Cybersecurity is a hot topic that is being discussed in all areas of business today. From the front-line employees to the board of directors, everyone has something to say and questions to ask. They are talking and asking questions about things like;
Phishing "I received an e-mail the other day that said something about a lost FedEx package. I haven't ordered anything in a while, so I found it to be kind of weird. I clicked the link and entered the requested information to see details about it, but nothing happened.”
Ransomware "Did you hear about how long the city of Baltimore has been down because of a Ransomware attack?"
The latest breach they heard about the news "Can you believe there was another breach of social security numbers and addresses? We should be able to trust these big companies to protect our information."
Protection “Is there anything else we should be doing to protect ourselves and the company?”
For most, trying to understand cybersecurity can be overwhelming and complex. You aren’t sure where to start and you don’t understand what you should be doing or why you should be doing it. There are a lot of people that think;
"I have an anti-virus program; I have all the protection I need."
"We don't have the secret recipe for KFC, so no one would try to attack us."
" We are a small company, hackers only go after the big ones."
These types of thought process couldn't be more wrong. You see, attackers go after the weakest links. They don't care if you are a one-person operation or a Fortune 100 organization. Think of them like a burglar looking for a house to rob. This criminal will go house to house trying doors until they find one unlocked and then walk right in.
Sure, there are those nation states or one-off hackers that perform targeted attacks. These attacks have a specific intent to do harm or gather intelligence. In general, it is the wide nets that attackers cast all day, every day that everyone needs to be more aware of. These include things like; Phishing, Ransomware, unprotected Mobile devices and social engineering.
Every business has a duty to protect their assets including the data they control.
This is not only their critical data but also the data of their clients, customers, and employees. To fulfill this duty, all businesses should have a cybersecurity program. An effective program takes a layered approach to apply the necessary level of protection. These layers encompass areas such as;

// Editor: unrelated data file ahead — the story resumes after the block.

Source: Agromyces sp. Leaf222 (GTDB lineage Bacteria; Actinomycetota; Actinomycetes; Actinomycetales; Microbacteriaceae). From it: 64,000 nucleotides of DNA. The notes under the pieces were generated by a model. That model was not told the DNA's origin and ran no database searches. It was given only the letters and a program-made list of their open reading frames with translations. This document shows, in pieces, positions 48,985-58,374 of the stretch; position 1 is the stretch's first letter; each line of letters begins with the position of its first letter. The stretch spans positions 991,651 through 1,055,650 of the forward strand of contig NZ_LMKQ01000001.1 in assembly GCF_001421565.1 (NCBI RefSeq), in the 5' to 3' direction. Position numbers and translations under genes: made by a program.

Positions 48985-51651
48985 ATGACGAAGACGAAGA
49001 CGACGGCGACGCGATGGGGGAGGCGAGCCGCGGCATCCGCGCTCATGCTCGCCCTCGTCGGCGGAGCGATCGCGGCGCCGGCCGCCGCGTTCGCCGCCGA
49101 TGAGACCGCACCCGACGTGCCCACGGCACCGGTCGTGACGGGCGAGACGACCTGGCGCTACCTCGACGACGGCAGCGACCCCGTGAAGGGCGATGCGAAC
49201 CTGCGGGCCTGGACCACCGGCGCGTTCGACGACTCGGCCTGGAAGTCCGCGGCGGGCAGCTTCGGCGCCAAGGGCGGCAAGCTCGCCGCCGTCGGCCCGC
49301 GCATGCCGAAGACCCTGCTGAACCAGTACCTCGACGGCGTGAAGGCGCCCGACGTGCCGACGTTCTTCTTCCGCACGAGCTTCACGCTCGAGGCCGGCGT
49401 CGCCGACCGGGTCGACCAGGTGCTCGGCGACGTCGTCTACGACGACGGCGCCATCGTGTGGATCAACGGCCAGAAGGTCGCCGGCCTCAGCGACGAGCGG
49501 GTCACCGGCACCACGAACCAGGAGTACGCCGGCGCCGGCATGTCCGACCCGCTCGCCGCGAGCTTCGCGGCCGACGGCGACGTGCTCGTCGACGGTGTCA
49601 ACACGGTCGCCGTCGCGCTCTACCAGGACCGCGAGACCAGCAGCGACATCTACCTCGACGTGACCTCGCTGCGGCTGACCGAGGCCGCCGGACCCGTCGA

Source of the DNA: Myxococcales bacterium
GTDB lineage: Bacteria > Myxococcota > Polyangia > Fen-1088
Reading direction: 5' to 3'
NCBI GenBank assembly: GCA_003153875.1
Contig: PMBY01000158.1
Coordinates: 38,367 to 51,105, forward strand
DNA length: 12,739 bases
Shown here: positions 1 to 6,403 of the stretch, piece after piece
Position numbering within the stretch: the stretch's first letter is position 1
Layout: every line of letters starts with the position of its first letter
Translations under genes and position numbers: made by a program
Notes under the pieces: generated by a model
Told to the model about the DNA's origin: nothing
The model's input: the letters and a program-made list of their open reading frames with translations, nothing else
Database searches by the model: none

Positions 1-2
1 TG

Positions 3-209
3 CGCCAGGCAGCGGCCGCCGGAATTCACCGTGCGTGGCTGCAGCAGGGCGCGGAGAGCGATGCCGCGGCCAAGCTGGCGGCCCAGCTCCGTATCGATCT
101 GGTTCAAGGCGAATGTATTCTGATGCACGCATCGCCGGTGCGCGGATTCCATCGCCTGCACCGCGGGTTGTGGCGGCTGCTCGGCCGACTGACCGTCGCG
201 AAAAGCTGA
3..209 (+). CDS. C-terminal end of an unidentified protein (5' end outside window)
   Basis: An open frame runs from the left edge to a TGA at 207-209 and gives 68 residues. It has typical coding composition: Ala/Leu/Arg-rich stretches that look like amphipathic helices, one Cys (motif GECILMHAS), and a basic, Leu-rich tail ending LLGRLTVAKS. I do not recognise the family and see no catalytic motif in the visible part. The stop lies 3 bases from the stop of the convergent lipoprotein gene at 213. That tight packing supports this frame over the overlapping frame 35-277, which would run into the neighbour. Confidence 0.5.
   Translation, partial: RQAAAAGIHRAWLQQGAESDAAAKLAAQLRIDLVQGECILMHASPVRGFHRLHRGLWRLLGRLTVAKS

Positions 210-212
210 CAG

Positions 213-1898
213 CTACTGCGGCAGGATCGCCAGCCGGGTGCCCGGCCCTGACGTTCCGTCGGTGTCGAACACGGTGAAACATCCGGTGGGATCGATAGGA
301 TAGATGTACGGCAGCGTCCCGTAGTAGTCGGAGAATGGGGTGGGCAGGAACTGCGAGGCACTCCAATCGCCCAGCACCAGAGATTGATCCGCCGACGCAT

Protecting the internal computing environment (applying patches, running anti-malware, secure device configuration)
Protecting the external computing environment areas (e.g. the cloud, perimeter, points of data flow)
Securing the data flow paths to ensure only authorized data is transmitted.
Running security assessments (vulnerability assessments, penetration tests)
A breach, Ransomware attack, or a targeted denial of service attack are examples of threats that can be detrimental to a business. There have been many cases of companies going out of business because they weren't protected or didn't take corrective action. The fear of an attack causes great concern among business owners and leaders. It often results in overspending in areas that have little impact. This is because the layers of a cybersecurity program can be complex to build and manage. Implementing and managing these layers takes dedicated expertise to ensure;
They are creating an effective design
They are completing the right tasks
They are performing effective monitoring
They are taking the right actions should an incident occur.
There is one layer of a cybersecurity program that can have a powerful effect and yet it is often overlooked.
This layer can be simple to get started and will have a significant impact. Not to mention it is one of the smallest costs in your cybersecurity budget. It is a CYBERSECURITY AWARENESS program.
The goal of cybersecurity awareness is to provide continuous education to employees about good security behaviors they need to develop. These good behaviors include;
Recognizing and reporting potential threats
Using passphrases instead of passwords
Keeping a clean desk
Not allowing tailgating
Timely reporting of lost or stolen devices
And many more
This is not the in-depth technical cybersecurity training that you may be required to complete once a year to fill a compliance check box. This is ongoing education through flyers, posters, e-mail campaigns, and lunch and learns. This is going to help your employees learn ways to do things by thinking safely and securely first. A few KPIs to gauge the success of your cybersecurity awareness program are;
Decrease in phishing click rates
Increase of reported threats by employees
Decrease in number of incidents
Decrease in inadvertent data loss (e.g. sending an email with confidential data to the wrong person)
If you aren’t sold yet on the effectiveness of cybersecurity awareness, let me give you an example of why a hardened perimeter by itself is not effective;
Let's say you want to protect your family and your home. You go out and get the best home security system money can buy. This system is complete with the best cameras, sensors, and monitoring around the clock. Everything is great until one evening while visiting your house, your bone head brother opens the front door and unknowingly invites a bad guy in. The bad guy robs everyone and leaves with all their valuable possessions.
You see, all the money spent on the high-end security system meant nothing because someone you trusted opened the door and let the bad guy in. This type of inadvertent incident is the kind of behavior we must change. As humans we make mistakes, it happens. Yet, with proper education, we can reduce those mistakes to ensure we have a more safe and secure computing environment for everyone.
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